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by Mike Bedard
Despite being the world’s supposedly oldest profession, sex workers don’t get enough credit. Every sitcom seems contractually obligated to include one ridiculous “dead hooker in the trunk” joke per season. Even the “hooker with a heart of gold” trope suggests finding a prostitute capable of empathy is somehow a rarity.
But prostitutes deserve respect because, you know, they’re human beings. And some of them have gone on to change the course of history and have accomplished things far more impressive than any stockbroker. Take, for instance ...
Ching Shih Commanded One Of The Largest Pirate Fleets In History
In the 2007 film, Pirates of the Caribbean: At World’s End, you may recall that one of the nine Pirate Lords is referred to as "Mistress Cheng". As it turns out, she was based on an actual person -- one who will make you wonder why she doesn’t have her own series of movies, instead of our current version of Johnny Depp as Keith Richards as Jack Sparrow as Keith Richards again.
Ching Shih is, quite frankly, one of the most successful pirates to ever set sail. She originally worked as a prostitute at a brothel in Canton before catching the eye of the pirate Zheng Yi, whom she married in what some speculate was a major business transaction. Together they amassed an enormous fleet of hundreds of ships and tens of thousands of men, dwarfing the entire navies of some countries. They were basically the most badass power couple in the world. When Zheng Yi died, however, Ching Shih saw her chance to claim real power, and she took control of the whole operation.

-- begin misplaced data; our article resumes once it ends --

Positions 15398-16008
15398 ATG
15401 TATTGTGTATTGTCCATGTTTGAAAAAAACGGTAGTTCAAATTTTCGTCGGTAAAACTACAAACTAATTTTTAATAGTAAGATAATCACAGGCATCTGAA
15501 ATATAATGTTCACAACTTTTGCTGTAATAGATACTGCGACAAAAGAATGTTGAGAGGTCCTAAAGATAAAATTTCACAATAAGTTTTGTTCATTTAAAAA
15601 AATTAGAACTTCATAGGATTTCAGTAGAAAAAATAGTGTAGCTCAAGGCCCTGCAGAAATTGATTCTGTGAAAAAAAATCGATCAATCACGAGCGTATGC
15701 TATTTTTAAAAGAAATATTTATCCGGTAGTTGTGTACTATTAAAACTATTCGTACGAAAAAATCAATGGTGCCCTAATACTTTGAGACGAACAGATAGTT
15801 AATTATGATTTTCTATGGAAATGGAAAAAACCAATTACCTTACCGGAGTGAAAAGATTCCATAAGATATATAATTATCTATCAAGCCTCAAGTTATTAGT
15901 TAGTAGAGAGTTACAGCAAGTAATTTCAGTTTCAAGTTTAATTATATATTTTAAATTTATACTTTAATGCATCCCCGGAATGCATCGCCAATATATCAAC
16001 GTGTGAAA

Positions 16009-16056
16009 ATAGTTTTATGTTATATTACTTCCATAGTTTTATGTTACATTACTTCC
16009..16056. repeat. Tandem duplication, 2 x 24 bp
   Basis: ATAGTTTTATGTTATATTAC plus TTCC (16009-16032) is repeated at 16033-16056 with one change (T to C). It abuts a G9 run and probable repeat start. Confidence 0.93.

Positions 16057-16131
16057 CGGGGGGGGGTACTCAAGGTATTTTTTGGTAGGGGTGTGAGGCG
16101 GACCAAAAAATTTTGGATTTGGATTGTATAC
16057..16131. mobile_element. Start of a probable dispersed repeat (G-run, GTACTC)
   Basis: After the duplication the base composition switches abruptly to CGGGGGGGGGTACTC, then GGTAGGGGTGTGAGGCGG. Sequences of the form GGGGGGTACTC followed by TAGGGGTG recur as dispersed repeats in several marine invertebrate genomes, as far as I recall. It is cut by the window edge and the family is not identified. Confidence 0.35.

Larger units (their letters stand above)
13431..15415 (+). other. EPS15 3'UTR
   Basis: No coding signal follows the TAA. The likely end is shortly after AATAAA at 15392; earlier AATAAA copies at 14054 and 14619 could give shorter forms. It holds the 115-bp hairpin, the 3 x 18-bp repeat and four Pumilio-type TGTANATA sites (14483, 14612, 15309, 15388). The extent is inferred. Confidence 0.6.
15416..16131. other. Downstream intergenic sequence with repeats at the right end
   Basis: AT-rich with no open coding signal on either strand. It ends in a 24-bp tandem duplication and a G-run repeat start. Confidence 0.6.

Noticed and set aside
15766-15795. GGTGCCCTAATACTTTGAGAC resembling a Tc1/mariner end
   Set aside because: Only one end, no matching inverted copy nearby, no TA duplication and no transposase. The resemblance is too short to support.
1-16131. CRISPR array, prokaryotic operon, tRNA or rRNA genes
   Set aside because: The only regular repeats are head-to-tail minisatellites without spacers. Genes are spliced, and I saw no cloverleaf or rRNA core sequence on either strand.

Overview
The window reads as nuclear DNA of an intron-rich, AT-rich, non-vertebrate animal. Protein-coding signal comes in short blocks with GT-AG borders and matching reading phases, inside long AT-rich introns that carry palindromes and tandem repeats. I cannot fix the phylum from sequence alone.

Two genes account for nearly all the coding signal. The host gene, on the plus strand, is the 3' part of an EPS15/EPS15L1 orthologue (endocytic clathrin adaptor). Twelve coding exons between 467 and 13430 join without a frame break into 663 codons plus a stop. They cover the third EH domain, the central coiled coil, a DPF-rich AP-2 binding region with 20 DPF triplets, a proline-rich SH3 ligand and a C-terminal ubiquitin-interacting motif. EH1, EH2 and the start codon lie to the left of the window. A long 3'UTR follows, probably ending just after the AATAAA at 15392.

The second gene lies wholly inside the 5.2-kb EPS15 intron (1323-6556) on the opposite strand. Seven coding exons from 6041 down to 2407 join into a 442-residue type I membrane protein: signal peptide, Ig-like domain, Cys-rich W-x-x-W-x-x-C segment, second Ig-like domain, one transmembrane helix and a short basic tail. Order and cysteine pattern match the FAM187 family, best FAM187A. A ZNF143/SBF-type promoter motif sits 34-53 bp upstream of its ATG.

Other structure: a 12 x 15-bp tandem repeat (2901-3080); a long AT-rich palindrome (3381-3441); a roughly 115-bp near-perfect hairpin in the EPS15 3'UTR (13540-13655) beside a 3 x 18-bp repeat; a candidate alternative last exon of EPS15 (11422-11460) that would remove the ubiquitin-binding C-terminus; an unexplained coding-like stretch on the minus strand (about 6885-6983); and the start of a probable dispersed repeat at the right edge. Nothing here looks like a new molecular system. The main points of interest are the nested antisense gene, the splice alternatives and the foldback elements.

"Excuse me ... I'd like to SWORD you a question!"
She started by enacting a very strict code of conduct for her pirates to follow: No stealing from villagers, no deserting, and although her pirates could still take female captives as brides, they had to remain faithful. Failure to follow these rules resulted in death, by way of your head being removed from your body ... because you can’t be a badass pirate boss without decapitating a few douchebags.